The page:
Review Summary: Don't call this a comeback; Trophy Scars embrace their flaws and remember their past to create something entirely new but comfortably familiar.
When we last left Trophy Scars they were breathing their own fumes and loving it. Alphabets. Alphabets.
was a concept album about Trophy Scars' members' youthful years that experimented with a wide if unwieldy range of different genres and influences. In many ways it was a rare glimpse at the obvious; to hear Jerry Jones sing, scream, and wail about lost love, the thrill of a good show, or copious bong rips while his supporting cast plays predictable but efficacious post-hardcore that works in indie, old school hardcore, and even rap, is to experience the story of any average kid's late adolescence. Trophy Scars' take on it was no more special or illuminating than one's own nostalgia. Their experimentation was copied and pasted like a 17-year old discovering Garage Band on his Mac and programming a hip hop beat under a punk chord progression. The album was embarrassingly self-indulgent and sophomoric, and the only thing that saved this train wreck of an album was Trophy Scars' ability to tap into the effective crescendos and mood swings of their previous albums, the highly enjoyable Goodnight Alchemy!
and the brilliant Hospital Music (for the Aesthetics of Language)
. Alphabet. Alphabets.
was an ill-executed attempt at creating a magnum opus and stands as the sole blemish on Trophy Scars admirable discography.
Trophy Scars' newest album, Bad Luck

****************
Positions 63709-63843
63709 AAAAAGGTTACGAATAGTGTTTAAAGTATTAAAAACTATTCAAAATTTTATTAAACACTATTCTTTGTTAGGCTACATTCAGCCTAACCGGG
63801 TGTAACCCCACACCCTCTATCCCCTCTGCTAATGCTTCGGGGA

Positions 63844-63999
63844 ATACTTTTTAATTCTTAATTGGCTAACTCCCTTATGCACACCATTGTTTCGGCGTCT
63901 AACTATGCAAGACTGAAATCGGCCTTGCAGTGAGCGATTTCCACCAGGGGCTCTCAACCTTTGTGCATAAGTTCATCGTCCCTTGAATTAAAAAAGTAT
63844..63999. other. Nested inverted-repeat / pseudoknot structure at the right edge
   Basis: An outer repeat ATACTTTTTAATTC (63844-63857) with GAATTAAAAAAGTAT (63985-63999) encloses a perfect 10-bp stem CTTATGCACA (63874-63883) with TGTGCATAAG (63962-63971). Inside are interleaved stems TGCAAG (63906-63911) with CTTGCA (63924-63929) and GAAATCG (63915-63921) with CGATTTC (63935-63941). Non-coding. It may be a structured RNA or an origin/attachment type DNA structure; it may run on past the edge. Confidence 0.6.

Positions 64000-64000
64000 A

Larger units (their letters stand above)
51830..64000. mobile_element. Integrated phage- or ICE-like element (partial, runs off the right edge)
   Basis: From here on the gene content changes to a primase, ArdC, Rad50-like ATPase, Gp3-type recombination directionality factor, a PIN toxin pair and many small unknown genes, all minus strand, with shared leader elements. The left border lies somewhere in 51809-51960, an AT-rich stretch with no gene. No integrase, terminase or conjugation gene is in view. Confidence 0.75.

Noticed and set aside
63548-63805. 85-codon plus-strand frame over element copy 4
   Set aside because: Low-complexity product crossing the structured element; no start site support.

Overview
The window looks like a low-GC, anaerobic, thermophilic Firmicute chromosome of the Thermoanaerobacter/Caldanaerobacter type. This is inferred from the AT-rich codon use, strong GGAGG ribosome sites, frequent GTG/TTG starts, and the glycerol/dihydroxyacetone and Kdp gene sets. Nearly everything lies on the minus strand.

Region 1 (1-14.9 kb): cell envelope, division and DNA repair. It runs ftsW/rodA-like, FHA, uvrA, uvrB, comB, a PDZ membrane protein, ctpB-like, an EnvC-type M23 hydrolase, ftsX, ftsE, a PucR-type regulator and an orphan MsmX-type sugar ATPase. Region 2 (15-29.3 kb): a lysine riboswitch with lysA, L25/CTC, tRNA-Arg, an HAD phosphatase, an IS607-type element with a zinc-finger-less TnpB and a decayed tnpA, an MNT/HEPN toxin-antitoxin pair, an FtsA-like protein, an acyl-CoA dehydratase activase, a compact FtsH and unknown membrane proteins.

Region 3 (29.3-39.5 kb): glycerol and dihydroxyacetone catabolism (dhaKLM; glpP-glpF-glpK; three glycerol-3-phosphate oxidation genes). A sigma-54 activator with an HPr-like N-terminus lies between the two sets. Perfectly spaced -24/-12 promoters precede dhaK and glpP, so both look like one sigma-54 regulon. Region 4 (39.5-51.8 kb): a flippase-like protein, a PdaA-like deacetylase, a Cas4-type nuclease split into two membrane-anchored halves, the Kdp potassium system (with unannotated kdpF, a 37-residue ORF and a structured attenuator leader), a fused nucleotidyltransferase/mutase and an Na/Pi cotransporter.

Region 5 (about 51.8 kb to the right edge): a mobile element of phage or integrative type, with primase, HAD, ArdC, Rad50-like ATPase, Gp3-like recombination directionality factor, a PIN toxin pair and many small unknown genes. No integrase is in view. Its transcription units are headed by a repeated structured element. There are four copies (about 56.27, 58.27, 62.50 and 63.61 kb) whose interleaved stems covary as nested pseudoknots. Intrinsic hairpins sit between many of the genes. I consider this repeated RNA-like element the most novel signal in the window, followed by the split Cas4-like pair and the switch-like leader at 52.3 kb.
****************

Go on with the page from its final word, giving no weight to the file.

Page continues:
, gives the impression that Trophy Scars has finally grown up. Considering the ill fortune that befell the band in the past year or so and the line-up changes they've had to endure, this development isn't unexpected, but it is certainly satisfying. Bad Luck
is an album that is interesting, enjoyable, and accomplished enough to reveal Alphabet. Alphabets.
as the awkward puberty of Trophy Scars development as a band. Alphabet. Alphabets.
is the musical embodiment of the pizza-faced nostalgia described on the album itself. Bad Luck
, on the other hand, is Trophy Scars being self-assured and artistically refined. This maturity starts in the lyrics. Jerry is still obsessed with elusive females, nostalgia, and pop culture kitsch, but instead of formulating his narratives in open-ended rants about his own life, he creates a full-fledged concept about chasing a girl (Anna Lucia) in a fantastically noir fashion. His lyrical flourishes that veer towards melodrama or memories of adolescence (pretty much stuff that the knuckleheads over at Absolutepunk go gaga for) are reined in by his attention to tone over imagery or narrative. His lyrics are less adorned with flowery livejournal poeticisms and awkward, verbatim storytelling (well maybe a little bit). Instead, they occupy a comfortable medium between effusive and reserved. His affectations are not for shock-value but are built into the overall aesthetic of the lyrical content. That being said, I was happy to hear that this carefully honed lyrical approach does nothing to reduce Jerry's characteristic vocal style, which seems to have willfully expanded from the growling, wailing, and shouting of Darts to the Sea
to engage a more diverse palette of singing techniques (just listen the primary vocals and overdubs of "Bad Winter").
The vocals and lyrics aren't just insulated instances of tonal sophistication or this smoky, noir aesthetic, but rather complement the songwriting and arrangements, which have combined the best orchestral deviations from Hospital Music